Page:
The world is on fire. Our governments are broke. Disinformation is rife. At the intersections of these challenges: data and the built environment. Society needs a built environment that meets its needs equitably and sustainably, one that rapidly atones for the sins of the past. Ahead of his appearance at Digital Construction Week, Ian Gordon asks: will data get us there? Or is it simply an expensive distraction?
I’ve been mulling it over. Perhaps we all have. Train delays, power cuts, potholes, flaky broadband. We pause, and we wonder: why? There is so much accumulated infrastructure, seemingly enough to meet our every need. But it sure doesn’t take much for the cracks to show, literally or metaphorically.
In our lifetimes, we have seen intangible assets become the dominant asset of our economy. Our consumer products allow us to generate and use staggering amounts of data. AI has gone from an eccentric distraction to borderline miraculous. Yet our experience of applying these rapidly maturing technologies to the built environment is underwhelming.
The complexities of our industry lie not in the technology, but in people, professions, processes, culture and the primacy of physical assets. Digital technology may have transformed music, socialising, news, entertainment and romance into ubiquitous and weightless things. And yet bridges, buildings, pipes and cables today aren’t far removed from bridges, buildings, pipes and cables from decades ago. No matter what version of the iPhone we carry in our pockets, we humans still have the same basic needs of shelter, food, water and warmth.
“Data is not and cannot be neutral. We must use it to help the built environment meet this larger purpose.”
After a year of reflection, reading and writing on this topic, I must admit that I haven’t quite found the pithy meta-narrative that I sought to describe data’s role in our industry. In lieu of a snappy tagline, the best that I can offer are diagnoses. In isolation they are not so dissimilar from the challenges faced by other industries. Combined, they describe the unique combination of history, culture and technological limitations that make applying data to the built environment a unique and potentially profound task.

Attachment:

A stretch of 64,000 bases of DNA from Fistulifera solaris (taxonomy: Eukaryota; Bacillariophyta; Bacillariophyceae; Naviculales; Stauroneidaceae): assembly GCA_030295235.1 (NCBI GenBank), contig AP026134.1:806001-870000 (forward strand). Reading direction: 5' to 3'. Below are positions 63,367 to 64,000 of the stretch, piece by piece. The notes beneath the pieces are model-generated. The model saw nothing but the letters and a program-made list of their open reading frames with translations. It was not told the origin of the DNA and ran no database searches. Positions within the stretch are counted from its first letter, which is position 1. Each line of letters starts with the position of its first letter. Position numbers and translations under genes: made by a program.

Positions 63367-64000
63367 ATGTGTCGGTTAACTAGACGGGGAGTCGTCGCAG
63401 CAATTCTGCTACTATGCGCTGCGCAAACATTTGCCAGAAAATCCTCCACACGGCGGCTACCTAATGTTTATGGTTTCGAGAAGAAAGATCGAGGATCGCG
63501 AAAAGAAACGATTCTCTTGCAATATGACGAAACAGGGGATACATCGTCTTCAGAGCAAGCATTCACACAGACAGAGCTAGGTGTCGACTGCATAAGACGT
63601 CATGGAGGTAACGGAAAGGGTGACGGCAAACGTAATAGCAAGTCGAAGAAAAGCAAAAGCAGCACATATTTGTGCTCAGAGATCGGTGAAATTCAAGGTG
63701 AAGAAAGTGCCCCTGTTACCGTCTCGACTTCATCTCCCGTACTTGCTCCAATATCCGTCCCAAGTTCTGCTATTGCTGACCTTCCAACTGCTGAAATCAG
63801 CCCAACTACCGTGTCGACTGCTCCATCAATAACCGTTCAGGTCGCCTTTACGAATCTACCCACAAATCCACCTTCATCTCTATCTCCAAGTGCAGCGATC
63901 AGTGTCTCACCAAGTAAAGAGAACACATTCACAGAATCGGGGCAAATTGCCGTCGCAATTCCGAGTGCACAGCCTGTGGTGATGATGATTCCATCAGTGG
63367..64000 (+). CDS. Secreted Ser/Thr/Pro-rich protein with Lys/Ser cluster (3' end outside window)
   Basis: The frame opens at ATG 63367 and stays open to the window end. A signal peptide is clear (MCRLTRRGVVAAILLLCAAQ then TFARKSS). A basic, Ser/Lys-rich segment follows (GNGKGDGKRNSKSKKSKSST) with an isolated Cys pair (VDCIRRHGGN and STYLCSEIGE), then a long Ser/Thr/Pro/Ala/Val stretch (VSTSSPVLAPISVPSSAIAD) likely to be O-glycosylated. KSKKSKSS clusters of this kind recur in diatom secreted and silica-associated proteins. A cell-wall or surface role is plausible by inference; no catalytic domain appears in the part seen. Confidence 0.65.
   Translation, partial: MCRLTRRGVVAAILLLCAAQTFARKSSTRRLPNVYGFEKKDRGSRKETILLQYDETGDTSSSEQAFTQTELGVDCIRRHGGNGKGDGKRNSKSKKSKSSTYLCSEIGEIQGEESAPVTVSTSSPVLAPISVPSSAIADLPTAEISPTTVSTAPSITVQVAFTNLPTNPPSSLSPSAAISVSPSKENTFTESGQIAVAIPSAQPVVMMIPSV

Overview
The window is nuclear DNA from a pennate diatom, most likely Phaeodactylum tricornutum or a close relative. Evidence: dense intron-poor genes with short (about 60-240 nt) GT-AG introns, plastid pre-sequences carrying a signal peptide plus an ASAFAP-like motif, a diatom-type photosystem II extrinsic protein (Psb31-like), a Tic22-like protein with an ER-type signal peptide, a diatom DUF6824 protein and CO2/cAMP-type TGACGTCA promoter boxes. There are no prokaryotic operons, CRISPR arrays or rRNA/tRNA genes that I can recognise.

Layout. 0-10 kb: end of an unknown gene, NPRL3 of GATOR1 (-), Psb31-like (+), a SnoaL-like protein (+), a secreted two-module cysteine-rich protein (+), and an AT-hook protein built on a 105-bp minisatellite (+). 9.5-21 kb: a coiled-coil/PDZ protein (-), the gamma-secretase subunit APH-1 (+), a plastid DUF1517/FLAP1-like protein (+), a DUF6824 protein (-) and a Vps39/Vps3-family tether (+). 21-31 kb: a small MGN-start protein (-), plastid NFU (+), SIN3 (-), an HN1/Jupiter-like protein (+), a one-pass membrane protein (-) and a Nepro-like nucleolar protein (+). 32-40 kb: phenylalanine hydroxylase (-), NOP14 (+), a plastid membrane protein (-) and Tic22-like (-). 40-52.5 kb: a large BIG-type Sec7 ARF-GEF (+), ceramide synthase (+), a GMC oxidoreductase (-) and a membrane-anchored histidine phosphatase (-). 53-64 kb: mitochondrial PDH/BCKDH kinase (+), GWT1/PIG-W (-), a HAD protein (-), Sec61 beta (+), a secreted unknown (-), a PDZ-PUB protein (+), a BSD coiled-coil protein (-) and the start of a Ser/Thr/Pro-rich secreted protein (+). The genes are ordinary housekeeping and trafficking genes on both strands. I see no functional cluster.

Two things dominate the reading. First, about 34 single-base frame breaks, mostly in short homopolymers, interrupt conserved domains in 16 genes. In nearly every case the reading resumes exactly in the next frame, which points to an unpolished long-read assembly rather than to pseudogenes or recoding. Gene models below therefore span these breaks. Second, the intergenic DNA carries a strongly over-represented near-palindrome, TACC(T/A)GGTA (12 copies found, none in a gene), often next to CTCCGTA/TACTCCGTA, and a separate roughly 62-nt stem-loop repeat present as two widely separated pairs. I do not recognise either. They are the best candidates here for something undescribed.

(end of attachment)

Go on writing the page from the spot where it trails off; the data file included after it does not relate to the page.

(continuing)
The built environment exists to meet societies’ needs. Publications such as the National Infrastructure Commission’s Data for the public good, Centre for Digital Built Britains Flourishing Systems and the government’s Transforming Infrastructure Performance: Roadmap to 2030 remind us that we should be seeking nothing less than public wellbeing, resilience, equity and sustainability. In this context, data is not and cannot be neutral. We must use it to help the built environment meet this larger purpose.
There is an opportunity cost to all investment in the built environment, one measured in carbon. The direct and indirect impact of the built environment on global emissions is enormous and under-acknowledged. Everyone knows that plastic straws are bad for the environment, but fewer people are aware of the disproportionate footprint of cement. Sustainable solutions do exist, and data has a vital role to play in keeping score, making the industry’s carbon footprint more visible and reducing wasted resources.
To work with the built environment is to reckon with complexity. Complexity rarely stems from the assets or the technology, but from the human, societal and political context. Data solutions that do not reckon with this complexity are unlikely to realise lasting change.
“If our digital domain bears no resemblance to our physical domain, then we are deluding ourselves.”
The built environment relies on an incredibly broad range of data: structured alphanumeric, documents, models, maps, imagery and datasets that vary in scale and importance. Deriving value from data on the built environment demands a more comprehensive approach for which there is not always an off-the-shelf solution.